Round, Messy But Delicious

Round, Messy But Delicious


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An astute entrepreneur turns accidents into opportunities—and sometimes, a treat for the ages. That’s how VALOMILK Candy Company became a great American candy.

The business’s founder was Samuel Mitchell Sifers, great-grandfather of Russ Sifers, who’s now the president of Sifers VALOMILK Candy Company. Their family started making candy in 1903 in Iola, Kan.

The company later moved to Kansas City and created penny marshmallow candy during the 1920s and 1930s. One day, the story goes, one of their candymakers sipped a bit too much of the real vanilla they used in the production process. His batch of marshmallow didn’t set up as it should have and stayed runny. But Russ’ grandfather was inspired to turn the accident into a sticky success.

“My grandfather, Harry Sifers, was always looking for new ideas for candy, so they dipped scoops of the runny marshmallow into chocolate cups,” said Russ. “It was messy but so delicious—a simple taste of heaven!”

Invented by Accident

In 1931, the company began making the new candy, called VALOMILK DIPS, and selling it for 5 cents. “So the Original Sifers VALOMILK Candy Cup was invented quite by accident,” said Sifers.

Russ learned the VALOMILK trade from his father, Clarence Russell Sifers, and Dave Denton, who was the factory manager in the 1970s. Russ also graduated from the National Confectioner Association’s candymaking school at the University of Wisconsin in 1970.

It is easy to identify the company’s end users. “Anyone who enjoys fine, old-time candy,” Russ said. The company gets a lot of fan mail with stories ranging from surprise engagements involving VALOMILK DIPS to a childhood crush sweetened by the candy.

A Treasure Hunt

Although VALOMILK isn’t in every store’s candy aisle, it’s worth a search. It’s available at Cracker Barrel, the Vermont County Store, Candy Favorites, Groovy Candies and Bitterman Family Confections.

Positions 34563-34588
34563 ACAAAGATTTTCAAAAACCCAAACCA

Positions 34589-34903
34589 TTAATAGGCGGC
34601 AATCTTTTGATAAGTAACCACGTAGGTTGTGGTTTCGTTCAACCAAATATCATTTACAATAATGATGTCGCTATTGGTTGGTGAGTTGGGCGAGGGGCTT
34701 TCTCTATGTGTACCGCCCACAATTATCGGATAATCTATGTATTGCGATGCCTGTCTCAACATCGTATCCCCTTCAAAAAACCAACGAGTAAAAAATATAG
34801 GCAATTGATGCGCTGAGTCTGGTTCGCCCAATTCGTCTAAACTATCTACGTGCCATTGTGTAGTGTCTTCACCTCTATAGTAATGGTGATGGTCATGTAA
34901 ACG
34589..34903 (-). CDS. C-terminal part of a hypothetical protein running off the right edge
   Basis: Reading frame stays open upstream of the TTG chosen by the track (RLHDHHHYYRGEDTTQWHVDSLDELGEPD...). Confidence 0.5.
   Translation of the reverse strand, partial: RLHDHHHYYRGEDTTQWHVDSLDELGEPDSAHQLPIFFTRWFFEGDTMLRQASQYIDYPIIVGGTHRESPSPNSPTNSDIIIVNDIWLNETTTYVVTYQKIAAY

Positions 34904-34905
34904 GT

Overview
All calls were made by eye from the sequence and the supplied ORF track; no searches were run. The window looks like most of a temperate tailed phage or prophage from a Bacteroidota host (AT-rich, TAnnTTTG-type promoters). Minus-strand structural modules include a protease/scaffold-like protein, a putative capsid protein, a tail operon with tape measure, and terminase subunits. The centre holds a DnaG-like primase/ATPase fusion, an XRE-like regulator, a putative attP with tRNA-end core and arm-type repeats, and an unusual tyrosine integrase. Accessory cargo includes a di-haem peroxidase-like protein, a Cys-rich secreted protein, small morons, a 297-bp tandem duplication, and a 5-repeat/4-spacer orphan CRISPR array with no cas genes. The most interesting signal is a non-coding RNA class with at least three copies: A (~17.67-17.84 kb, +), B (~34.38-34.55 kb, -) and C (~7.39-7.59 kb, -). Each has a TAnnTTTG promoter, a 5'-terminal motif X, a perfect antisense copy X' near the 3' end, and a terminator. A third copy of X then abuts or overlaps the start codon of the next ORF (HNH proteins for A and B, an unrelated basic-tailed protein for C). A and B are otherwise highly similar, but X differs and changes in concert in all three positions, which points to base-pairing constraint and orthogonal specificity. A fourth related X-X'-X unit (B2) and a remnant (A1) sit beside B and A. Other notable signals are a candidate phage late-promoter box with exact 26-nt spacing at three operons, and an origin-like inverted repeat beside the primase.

VALOMILK was sold in 1970 to a Los Angeles company with the intent of gaining national distribution.
Russ joined the company then, the fourth generation to make VALOMILK. The venture didn’t succeed, and in 1981 the Kansas City factory was shut, ending VALOMILK after half a century.

Russ acquired his great-grandfather’s original copper kettles and other equipment in 1985 and reopened the plant in Merriam. He had help from wife Julianne; and children Tim, Wendy, Dave and Sarah and many church friends. Russ said Kansas City’s central location is perfect for shipping, and ingredients and packaging materials are available.

VALOMILK is still made by hand, with the original family recipe and much of the original equipment. (You can see how the candy is made in a video on the company website.)

“The process is slow and difficult, but the results are truly old-fashioned, hand-made quality you can taste,” Russ said.

‘You Get to Be That Little Kid Again’

Russ is proud that VALOMILK has been a family-owned-and-operated company for 114 years. And they are planning to keep that streak going:  Son Dave, a fifth-generation Sifers candy-man, will take over the management.

Russ remembers the time he asked his daughter Sarah, then 6-years-old, what she liked about the family’s candy.

“Well, Dad, they are round,” she replied. “And they are messy, but that makes them fun.”

Russ said adults want to be neat rather than messy. “However, when you eat a VALOMILK DIP as an adult, you get to be that little kid again and have fun,” he said.

Written by

Terry Wooten is the content development manager for Thinking Bigger Business Media.

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